A post for The Creative Think Machine.

It was a Halloween topic, but I think I might have gotten a little too dark with this one.  Hard to work on.

It’s inspired by a book I’m reading right now, by Jacques Lusseyran.

Jacques was one of the leaders of the French resistance during WWII.  He was born in France, in 1921.

When Jacques was 8 years old, he was coming in from the schoolyard, all rowdy with his buddies, and accidentally knocked into the corner of the teacher’s desk.

Hard.

So hard, in fact, that the lenses on his glasses embedded themselves into his eyes, and rendered him blind.  He had to have his eyes removed.

But here is the strange thing: even though he was totally blind, Jacques could still see.

He saw, he said, a sort of radiance, or light.  He could see it “rising, spreading, resting on objects, giving them form, then leaving them.”

He could feel this stream of light between the leaves of trees, or the auras of people, like in his parents.  He couldn’t tell whether the light came from within himself, or from some unknown source, but it was there.  It coursed through him in a stream of radiance.

But this light was conditional; if he was angry, or afraid, the light withdrew, and darkness enveloped him.  If he was playing with friends and he “suddenly grew anxious to win, to be first at all costs, then all at once I could see nothing.”  If he was jealous or unfriendly, the light left.

But, if he focused on being calm, and serene withing, and “approached people with confidence and thought well of them, I was rewarded with light.”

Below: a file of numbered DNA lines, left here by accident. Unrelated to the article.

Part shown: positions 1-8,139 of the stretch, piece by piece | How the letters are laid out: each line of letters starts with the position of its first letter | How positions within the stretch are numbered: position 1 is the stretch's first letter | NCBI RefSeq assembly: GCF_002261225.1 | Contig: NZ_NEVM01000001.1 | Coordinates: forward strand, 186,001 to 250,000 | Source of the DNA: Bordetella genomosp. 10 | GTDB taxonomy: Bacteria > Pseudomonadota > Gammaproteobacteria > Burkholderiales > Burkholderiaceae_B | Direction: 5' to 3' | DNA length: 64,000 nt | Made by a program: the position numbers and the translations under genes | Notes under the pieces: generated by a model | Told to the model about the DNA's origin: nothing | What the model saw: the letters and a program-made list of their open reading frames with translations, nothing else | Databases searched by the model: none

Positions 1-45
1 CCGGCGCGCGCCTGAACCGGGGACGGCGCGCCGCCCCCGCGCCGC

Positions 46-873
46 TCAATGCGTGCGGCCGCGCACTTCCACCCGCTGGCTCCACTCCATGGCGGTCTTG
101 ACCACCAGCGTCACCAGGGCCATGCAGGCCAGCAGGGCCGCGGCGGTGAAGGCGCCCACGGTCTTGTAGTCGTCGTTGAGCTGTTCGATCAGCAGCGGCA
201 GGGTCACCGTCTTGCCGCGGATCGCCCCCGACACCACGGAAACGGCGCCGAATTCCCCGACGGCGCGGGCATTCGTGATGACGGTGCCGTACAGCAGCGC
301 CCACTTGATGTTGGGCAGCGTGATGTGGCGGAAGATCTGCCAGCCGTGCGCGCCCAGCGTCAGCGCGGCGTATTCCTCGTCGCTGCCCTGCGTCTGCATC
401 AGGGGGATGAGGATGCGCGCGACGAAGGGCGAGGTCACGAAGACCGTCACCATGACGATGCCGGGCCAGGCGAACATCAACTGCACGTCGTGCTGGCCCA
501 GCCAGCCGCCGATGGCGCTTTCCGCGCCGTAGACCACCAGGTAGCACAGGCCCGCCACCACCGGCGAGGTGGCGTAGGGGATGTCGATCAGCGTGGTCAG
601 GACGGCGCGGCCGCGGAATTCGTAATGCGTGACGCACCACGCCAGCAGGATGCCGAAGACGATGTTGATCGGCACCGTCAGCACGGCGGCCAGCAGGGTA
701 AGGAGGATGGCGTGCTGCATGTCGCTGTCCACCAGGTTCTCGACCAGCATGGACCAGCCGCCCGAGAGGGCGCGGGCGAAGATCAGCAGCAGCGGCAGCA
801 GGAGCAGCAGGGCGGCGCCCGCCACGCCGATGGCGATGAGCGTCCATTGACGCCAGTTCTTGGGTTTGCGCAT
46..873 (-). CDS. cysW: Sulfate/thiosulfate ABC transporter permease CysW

When Jacques tried to tell people about this light, they didn’t believe him.  So, he kept quiet.

In 1938, Jacques heard the first Nazi broadcast on Radio Vienna, and was horrified.  He could immediately see the “outer darkness” of the words that emanated from the radio.

As the months progressed and the Nazis drew nearer, Jacques realized that there were two sides in this battle, “with love on one side and hate on the other; fear one way and joy another.”  So, Jacques got to work to fight the darkness he saw.

He studied the German language for two hours every day, for the next five years.

And, after the Germans invaded France, 17-year-old Jacques–who was not terribly religious, or was raised by religious parents–adopted an ascetic way of life, and began each day at 4:30 am with a soldier’s prayer, praying for the strength to fight this monster of darkness.

Jacques became good enough at recognizing light that, after he formed the Volunteers of Liberty (the resistance group), he was in charge of recruitment.  It was a risky job–any member might let  slip to a Nazi soldier, and destroy the resistance overnight.  The members of the resistance would tentatively bring a friend to meet Jacques.  He would talk to the friend for a while, listening to their voice, would shake their hand, and see the light about them.  And by this he could gauge if they were trustworthy and fit for the resistance.

It’s a good book so far.

One last picture:

I did this entire post on my new Windows Surface Pro.  It’s like a mini cintiq and I’m not just saying that.  Two thumbs WAY up.

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